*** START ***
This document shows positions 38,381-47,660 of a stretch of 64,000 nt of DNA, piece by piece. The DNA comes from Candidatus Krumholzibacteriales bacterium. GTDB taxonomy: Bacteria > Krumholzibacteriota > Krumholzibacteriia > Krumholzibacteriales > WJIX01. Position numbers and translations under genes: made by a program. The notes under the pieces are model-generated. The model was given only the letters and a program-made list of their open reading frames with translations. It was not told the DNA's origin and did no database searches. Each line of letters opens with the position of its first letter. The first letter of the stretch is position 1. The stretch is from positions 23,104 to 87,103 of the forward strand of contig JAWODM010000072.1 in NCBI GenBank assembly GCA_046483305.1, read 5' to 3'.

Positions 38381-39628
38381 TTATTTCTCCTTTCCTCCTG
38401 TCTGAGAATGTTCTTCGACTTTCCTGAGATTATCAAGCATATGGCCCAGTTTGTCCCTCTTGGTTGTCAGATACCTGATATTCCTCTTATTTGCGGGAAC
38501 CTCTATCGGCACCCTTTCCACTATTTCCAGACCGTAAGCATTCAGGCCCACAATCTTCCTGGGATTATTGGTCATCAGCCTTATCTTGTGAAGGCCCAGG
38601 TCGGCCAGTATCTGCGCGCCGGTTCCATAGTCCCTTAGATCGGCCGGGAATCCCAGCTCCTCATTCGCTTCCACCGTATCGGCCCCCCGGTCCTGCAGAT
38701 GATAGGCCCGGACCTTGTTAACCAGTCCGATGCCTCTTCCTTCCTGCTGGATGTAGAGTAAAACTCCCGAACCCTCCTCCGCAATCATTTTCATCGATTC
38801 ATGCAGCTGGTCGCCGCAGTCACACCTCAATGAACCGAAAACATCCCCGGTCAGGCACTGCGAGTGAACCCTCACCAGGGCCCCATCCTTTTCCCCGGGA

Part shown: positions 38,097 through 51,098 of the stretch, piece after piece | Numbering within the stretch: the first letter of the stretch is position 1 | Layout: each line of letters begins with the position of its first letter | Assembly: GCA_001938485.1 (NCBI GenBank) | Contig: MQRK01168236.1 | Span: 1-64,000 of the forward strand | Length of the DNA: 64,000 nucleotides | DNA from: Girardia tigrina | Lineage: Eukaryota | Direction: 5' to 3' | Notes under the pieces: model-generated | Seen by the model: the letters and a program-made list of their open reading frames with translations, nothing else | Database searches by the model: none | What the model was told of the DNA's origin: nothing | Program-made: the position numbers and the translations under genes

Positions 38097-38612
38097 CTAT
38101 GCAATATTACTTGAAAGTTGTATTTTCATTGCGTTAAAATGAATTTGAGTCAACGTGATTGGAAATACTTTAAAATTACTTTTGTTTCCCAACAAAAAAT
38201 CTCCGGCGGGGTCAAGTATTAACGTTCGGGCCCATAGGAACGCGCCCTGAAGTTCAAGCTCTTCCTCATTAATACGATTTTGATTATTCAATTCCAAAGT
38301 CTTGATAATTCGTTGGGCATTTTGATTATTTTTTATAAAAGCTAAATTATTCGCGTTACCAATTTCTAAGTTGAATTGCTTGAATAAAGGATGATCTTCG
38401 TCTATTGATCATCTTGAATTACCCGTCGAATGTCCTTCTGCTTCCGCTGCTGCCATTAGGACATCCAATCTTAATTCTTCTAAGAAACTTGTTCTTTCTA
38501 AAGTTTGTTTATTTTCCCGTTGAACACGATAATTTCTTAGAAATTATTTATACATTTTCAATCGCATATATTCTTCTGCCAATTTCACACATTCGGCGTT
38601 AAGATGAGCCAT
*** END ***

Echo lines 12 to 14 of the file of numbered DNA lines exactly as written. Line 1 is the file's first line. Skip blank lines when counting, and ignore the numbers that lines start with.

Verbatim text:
38101 GCAATATTACTTGAAAGTTGTATTTTCATTGCGTTAAAATGAATTTGAGTCAACGTGATTGGAAATACTTTAAAATTACTTTTGTTTCCCAACAAAAAAT
38201 CTCCGGCGGGGTCAAGTATTAACGTTCGGGCCCATAGGAACGCGCCCTGAAGTTCAAGCTCTTCCTCATTAATACGATTTTGATTATTCAATTCCAAAGT
38301 CTTGATAATTCGTTGGGCATTTTGATTATTTTTTATAAAAGCTAAATTATTCGCGTTACCAATTTCTAAGTTGAATTGCTTGAATAAAGGATGATCTTCG